The Fed: Fed minutes show central bank uncertain about the pace of interest-rate hikes
Federal Reserve officials saw the possibility that they might have to raise interest rates faster than the “gradual” pace that they have stressed for some time, according to minutes of the December meeting released Wednesday.
The account of the meeting suggest the era of a predictable and boring U.S. central bank may be over.
By a unanimous vote on Dec. 14, the Fed raised its federal-funds range by a quarter-percentage point to 0.50%-0.75%, its second rate increase in a decade. At the same time, Fed officials said economic conditions will warrant only “gradual increases” in the federal-funds rate. In the so-called dot plot, Fed officials penciled in three quarter-point rate increases in 2017 instead of two seen in September.
Minutes of the meeting show many Fed officials thought this gradual policy path was under threat.
“Fed officials pointed to a number of risks that, if realized, might call for a different path of policy than the currently expected,” the minutes said.
U.S. stocks saw little reaction to the latest Fed minutes, after the Dow Jones Industrial DJIA, +0.32% closed Tuesday with a nearly 27% advance from its February lows.
The biggest risk was that the unemployment rate might drop sharply below the 4.5% jobless rate viewed as the “longer-run normal” level below which might spark inflation.
The unemployment rate is almost at that level having dropped to 4.6% in November.
“Many” Fed officials judged the risk of a “sizable undershooting” of the normal jobless rate “had increased somewhat and that the Federal Open Market Committee might need to raise the federal-funds rate more quickly than currently anticipated to limit the degree of undershooting and stem a potential buildup of inflationary pressures,” according to the minutes.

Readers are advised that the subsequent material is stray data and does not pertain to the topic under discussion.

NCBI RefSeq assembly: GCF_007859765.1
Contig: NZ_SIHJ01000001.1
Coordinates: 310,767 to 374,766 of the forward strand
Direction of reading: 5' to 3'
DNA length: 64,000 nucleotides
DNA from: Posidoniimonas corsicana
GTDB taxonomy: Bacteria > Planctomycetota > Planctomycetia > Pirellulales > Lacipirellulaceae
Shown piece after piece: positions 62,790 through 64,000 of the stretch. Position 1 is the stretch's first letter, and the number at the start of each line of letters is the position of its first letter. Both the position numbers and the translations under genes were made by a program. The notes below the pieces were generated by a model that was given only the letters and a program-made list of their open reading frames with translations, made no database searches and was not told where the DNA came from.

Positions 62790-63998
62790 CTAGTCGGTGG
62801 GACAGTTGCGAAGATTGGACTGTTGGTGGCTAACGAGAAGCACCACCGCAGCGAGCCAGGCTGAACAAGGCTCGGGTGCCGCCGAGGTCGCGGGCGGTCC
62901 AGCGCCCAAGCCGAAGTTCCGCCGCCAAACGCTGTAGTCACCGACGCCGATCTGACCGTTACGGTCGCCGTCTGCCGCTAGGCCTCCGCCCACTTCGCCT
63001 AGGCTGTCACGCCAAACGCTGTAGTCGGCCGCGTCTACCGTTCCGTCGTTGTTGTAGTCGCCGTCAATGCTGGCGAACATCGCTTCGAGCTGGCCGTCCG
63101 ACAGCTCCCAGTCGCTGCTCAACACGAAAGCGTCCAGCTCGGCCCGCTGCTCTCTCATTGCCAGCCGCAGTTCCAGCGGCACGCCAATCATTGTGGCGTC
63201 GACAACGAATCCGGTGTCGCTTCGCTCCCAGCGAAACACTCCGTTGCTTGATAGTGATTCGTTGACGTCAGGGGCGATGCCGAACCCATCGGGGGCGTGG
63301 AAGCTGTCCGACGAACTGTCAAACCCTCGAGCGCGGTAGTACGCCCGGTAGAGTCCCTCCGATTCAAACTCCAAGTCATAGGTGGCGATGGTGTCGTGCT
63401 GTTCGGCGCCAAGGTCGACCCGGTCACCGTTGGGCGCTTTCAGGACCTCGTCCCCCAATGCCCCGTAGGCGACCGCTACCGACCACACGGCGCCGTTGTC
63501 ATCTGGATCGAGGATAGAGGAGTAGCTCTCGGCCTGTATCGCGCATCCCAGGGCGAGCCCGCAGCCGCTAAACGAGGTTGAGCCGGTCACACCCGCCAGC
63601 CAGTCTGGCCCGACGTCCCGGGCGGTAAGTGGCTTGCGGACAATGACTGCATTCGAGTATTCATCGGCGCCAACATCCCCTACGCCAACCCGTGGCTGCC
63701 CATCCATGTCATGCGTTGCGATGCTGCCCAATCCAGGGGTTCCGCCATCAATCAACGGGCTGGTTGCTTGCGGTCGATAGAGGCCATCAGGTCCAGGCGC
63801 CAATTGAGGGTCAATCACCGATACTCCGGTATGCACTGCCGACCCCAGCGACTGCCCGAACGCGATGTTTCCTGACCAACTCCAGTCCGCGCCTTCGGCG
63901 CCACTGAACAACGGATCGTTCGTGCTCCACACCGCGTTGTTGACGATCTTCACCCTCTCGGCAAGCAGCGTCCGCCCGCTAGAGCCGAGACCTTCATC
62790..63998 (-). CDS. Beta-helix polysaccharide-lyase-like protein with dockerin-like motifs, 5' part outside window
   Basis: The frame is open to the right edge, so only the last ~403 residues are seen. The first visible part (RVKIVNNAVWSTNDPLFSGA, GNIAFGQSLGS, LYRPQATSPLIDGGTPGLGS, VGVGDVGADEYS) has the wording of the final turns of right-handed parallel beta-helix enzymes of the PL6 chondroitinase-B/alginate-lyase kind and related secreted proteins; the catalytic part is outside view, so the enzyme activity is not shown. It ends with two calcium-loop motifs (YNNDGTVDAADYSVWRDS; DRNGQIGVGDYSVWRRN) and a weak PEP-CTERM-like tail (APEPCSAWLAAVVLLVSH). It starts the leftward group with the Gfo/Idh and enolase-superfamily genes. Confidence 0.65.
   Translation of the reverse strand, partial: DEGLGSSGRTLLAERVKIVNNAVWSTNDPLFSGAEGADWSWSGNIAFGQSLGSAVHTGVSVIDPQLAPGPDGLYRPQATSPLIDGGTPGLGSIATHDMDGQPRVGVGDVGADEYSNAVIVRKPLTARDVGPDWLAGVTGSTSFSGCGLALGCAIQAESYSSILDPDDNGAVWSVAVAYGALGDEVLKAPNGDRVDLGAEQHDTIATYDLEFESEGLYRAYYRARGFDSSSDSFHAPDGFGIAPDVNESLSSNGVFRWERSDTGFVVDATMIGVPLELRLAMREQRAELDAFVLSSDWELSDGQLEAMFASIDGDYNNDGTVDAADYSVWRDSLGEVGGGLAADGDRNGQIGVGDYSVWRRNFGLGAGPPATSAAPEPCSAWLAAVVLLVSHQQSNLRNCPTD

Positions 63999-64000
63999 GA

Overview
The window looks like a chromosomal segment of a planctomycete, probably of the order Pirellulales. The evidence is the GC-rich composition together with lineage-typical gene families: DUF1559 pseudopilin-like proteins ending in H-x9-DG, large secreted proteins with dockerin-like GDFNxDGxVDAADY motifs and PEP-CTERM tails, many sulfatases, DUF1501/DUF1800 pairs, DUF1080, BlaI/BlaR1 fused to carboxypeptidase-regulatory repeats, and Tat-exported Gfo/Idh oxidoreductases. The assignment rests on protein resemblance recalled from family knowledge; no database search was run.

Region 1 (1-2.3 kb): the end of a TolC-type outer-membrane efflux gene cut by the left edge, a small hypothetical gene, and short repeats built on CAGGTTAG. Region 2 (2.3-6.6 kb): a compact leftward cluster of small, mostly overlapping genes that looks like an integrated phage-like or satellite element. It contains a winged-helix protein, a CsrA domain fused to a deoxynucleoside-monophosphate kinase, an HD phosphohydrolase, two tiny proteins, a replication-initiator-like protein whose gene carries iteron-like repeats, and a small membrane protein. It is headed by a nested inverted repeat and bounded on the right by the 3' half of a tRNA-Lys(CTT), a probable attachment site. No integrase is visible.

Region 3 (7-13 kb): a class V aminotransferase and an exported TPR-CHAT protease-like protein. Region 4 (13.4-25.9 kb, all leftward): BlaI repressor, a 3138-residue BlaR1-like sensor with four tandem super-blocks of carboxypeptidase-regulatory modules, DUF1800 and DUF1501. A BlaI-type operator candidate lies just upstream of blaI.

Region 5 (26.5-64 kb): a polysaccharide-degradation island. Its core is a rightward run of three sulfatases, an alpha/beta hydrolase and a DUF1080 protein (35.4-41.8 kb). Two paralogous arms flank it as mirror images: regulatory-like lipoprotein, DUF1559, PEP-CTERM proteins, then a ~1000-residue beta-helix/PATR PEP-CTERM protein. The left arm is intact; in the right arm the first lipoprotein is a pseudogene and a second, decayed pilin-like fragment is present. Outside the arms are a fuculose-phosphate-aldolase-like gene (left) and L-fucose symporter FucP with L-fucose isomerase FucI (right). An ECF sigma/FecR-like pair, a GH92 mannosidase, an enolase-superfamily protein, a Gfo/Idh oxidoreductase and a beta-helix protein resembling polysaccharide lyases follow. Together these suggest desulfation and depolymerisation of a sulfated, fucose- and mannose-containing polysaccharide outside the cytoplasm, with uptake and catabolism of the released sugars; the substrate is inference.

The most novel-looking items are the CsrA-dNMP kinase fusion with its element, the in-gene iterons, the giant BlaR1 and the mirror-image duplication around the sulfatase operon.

Some Fed officials saw this as a modest risk” and said that a “modest undershooting” of the unemployment rate might help return inflation to the Fed’s 2% target. But this seemed to be a minority view.
“Several” Fed voting members “noted that if the labor market appeared to be tightening significantly more than expected, it might become necessary to adjust the FOMC’s communications about the expected path of the federal funds rate, consistent with the possibility that a less gradual pace of increases could become appropriate,” the minutes said.
A couple of officials wanted to do away with the Fed’s “gradual” rate hike pledge altogether.
“Several” Fed officials noted that a faster pace of rate increases “could also have implications” for the Fed’s $4.5 trillion balance sheet.
Chairwoman Janet Yellen has said the Fed would hold the balance sheet steady by reinvesting proceeds of maturing Treasury securities and principal payments from mortgage-backed securities until “the process of normalization of the federal funds rate is well underway.”
“It was too early to know” what President-elect Donald Trump’s fiscal policy might entail, and how this might alter the economic outlook, Fed members said.
Almost all Fed officials indicated that upside risks to their growth forecasts had increased as a result of prospects for “more expansionary fiscal policies in coming years.”
All in all, “many participants emphasized that the greater uncertainties about these policies made it more challenging to communicate to the public about the likely path of the federal funds rate,” the minutes said.